We must make sure that the assets we acquire are duly transferred in our favor because on many occasions we think or assume that we have acquired an asset, and later we find out that we are not the owners of the asset because it was not transferred to us according to the legal formalities required for the transfer. Recently a family member told me that he had noticed that the apartment in which he has been living for more than ten (10) years, and for which he has paid a mortgage during this period, is still registered in the name of the developer. I have also come across many cases in which a client believes to be the owner of some shares, and then realizes that they were not endorsed correctly, and the transfer of shares was not recorded in his or her favor in the company’s share register. In my experience, cases in which people believe that they own assets when legally these assets have not been transferred in their favor are more common than we imagine. Therefore, we must review and confirm that the assets in which we have an interest or participation are correctly transferred in our favor personally, or in favor of a legal person of which we are beneficiaries.


The second important point is to plan the destination or succession of our assets once we die. Generally, we do not give importance to this matter because we do not see our death proximate, we let this issue pass by, or we think that an estate planning structure is expensive. However, for a person’s heirs dealing with the estate of their deceased family member is tedious, and painful, and may involve conflicts, time, and money before being able to transfer the deceased relative’s assets in their favor.


For example, when a person dies and has no will or estate-planning vehicle, he or she dies intestate. The intestate succession proceedings can take approximately one year if no conflicts or obstacles arise during the proceedings. If conflicts and obstacles arise within the process, years may pass by before the heirs are able to receive the deceased relative’s assets.


Generally, an intestate succession proceeding involves the following steps:

  1. The interested parties must identify the last domicile of the deceased in order for the notaries of their notarial circuit to certify that the deceased did not leave a will.
  2. The interested parties must present before a circuit court the notarial certifications and the request for opening the Intestate Succession Proceedings.
  3. The circuit court accepts the request for opening the Intestate Succession Proceedings, and forwards it to the Public Ministry so that the civil courts may declare whether they have any objections to the opening of the proceedings.
  4. After receiving the response from the Public Ministry, the corresponding circuit court issues a resolution declaring the opening of the Succession Proceedings.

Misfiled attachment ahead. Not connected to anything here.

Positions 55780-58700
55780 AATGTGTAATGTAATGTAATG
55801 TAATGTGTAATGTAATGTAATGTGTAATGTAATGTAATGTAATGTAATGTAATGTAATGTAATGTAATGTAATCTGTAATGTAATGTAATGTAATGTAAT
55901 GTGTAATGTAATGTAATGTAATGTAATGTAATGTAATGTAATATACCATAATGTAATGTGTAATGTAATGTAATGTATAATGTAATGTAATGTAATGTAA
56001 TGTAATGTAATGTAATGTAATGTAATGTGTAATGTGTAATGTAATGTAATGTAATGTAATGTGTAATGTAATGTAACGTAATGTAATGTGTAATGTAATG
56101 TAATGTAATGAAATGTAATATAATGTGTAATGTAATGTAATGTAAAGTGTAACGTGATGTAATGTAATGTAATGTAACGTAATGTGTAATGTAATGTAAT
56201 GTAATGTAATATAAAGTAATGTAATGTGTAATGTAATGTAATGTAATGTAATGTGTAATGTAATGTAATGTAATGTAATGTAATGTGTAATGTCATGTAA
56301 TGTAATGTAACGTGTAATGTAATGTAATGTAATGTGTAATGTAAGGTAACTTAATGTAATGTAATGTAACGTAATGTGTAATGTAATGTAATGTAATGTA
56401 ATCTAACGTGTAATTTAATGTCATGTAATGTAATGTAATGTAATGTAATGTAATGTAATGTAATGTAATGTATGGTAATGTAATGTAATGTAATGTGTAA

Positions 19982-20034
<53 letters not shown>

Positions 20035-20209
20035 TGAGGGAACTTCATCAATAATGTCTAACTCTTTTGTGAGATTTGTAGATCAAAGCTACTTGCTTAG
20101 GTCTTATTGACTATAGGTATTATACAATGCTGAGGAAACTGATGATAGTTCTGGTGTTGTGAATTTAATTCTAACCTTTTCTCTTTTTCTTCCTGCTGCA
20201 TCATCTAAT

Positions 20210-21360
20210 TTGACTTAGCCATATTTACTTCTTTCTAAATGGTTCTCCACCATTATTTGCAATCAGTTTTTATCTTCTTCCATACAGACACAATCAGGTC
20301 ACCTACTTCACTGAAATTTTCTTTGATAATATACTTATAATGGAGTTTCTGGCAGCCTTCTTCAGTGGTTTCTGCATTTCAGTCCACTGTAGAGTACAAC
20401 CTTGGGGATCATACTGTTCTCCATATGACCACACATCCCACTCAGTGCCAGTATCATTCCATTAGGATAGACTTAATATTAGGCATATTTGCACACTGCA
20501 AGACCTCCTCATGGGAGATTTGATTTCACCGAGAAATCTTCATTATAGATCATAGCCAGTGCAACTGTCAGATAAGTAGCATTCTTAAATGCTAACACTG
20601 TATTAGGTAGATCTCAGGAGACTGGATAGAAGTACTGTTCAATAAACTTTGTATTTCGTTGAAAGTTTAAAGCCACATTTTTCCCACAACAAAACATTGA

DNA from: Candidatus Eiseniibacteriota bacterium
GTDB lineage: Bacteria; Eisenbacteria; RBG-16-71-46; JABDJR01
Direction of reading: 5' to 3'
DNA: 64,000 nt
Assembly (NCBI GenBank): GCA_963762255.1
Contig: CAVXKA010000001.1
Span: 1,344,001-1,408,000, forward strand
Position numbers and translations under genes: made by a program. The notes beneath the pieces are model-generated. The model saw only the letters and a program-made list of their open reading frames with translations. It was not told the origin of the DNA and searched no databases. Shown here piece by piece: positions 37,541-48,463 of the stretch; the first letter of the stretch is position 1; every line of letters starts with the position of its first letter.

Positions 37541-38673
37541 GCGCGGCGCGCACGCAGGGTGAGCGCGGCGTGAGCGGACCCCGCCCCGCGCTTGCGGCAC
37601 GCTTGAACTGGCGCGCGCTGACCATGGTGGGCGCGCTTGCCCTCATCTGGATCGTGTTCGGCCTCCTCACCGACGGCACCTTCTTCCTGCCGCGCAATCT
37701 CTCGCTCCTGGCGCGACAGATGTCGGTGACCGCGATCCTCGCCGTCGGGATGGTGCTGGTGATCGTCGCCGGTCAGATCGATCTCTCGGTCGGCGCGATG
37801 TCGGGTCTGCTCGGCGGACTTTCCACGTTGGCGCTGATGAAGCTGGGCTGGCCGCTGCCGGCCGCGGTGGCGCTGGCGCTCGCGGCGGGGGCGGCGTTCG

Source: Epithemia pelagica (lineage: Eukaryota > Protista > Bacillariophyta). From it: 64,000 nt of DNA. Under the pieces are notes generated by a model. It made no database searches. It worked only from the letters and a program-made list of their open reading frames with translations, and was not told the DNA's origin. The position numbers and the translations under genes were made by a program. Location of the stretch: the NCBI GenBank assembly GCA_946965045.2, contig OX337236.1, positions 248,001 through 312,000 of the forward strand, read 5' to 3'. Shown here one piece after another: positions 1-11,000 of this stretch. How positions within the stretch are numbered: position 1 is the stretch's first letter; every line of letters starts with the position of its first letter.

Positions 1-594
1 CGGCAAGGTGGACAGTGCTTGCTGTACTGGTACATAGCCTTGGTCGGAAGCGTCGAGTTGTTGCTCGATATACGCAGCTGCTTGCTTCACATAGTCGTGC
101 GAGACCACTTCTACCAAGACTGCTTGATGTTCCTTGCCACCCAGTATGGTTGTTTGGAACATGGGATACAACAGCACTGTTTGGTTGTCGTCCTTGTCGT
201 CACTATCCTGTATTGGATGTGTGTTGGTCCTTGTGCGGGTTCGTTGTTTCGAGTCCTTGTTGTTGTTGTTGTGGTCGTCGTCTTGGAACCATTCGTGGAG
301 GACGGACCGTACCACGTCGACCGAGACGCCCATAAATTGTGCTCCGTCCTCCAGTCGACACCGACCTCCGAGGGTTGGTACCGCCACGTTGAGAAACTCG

5. The circuit court publishes the opening of the proceedings, which in several cases causes potential heirs of the deceased to come forward to claim an interest in the estate.
  6. Subsequently, the circuit court carries out the inventory and appraisal of the estate of the deceased.
  7. When the inventory and appraisal of the estate is completed, the court subtracts the liabilities from the estate, and declares the value of the estate.
  8. The court publishes the value of the estate assets, and any interested party may file objections.
  9. After assessing any objections, the court issues a ruling on the value of the estate assets.
  10. Finally, the court issues a resolution awarding the inheritance assets to the appropriate heirs.


The intestate succession proceedings involve time, costs, and potential conflicts and obstacles. When a person dies and has a will, the testate succession proceedings are similar to intestate succession proceedings, except that they do not require steps (i) and (iii) above, and possibly involve fewer conflicts because the heirs have been identified. However, the testate succession proceedings also involve time, costs, and legal formalities. Thus, the transfer of the deceased’s assets does not occur automatically in favor of the heirs.


The most efficient, organized, and transparent way for a person to transfer assets in favor of his or her heirs is through a Private Interest Foundation or a Trust. Both vehicles have different legal characteristics, but a common objective, which is to distribute and transfer assets in favor of the Beneficiaries that apply in each case in an automatic and efficient manner. Depending on the idiosyncrasies of each patriarch, and the value and variety of the estate, the Private Interest Foundation or Trust can be simple or complex to fulfill the wishes of the person upon his or her incapacity or death.

For more information on Private Interest Foundations and Trusts, contact us at


Icaza Trust Corporation participates in STEP LATAM 2022

ITC-NewLogoIcaza Trust Corporation participated as a sponsor in the STEP Latam Conference 2022, held September 22-23 at the Hilton Hotel in Panama. Every year, the event brings together renowned lawyers and banking, fiduciary and accounting professionals related to estate planning, structuring and management in Latin America.


At the event, Estefanía Alemán, our general manager, and Luis Martínez, our deputy manager, had the opportunity to share with colleagues from the region and learn about new trends in the fiduciary world.


Take a look at some snapshots of their participation by clicking on the images below.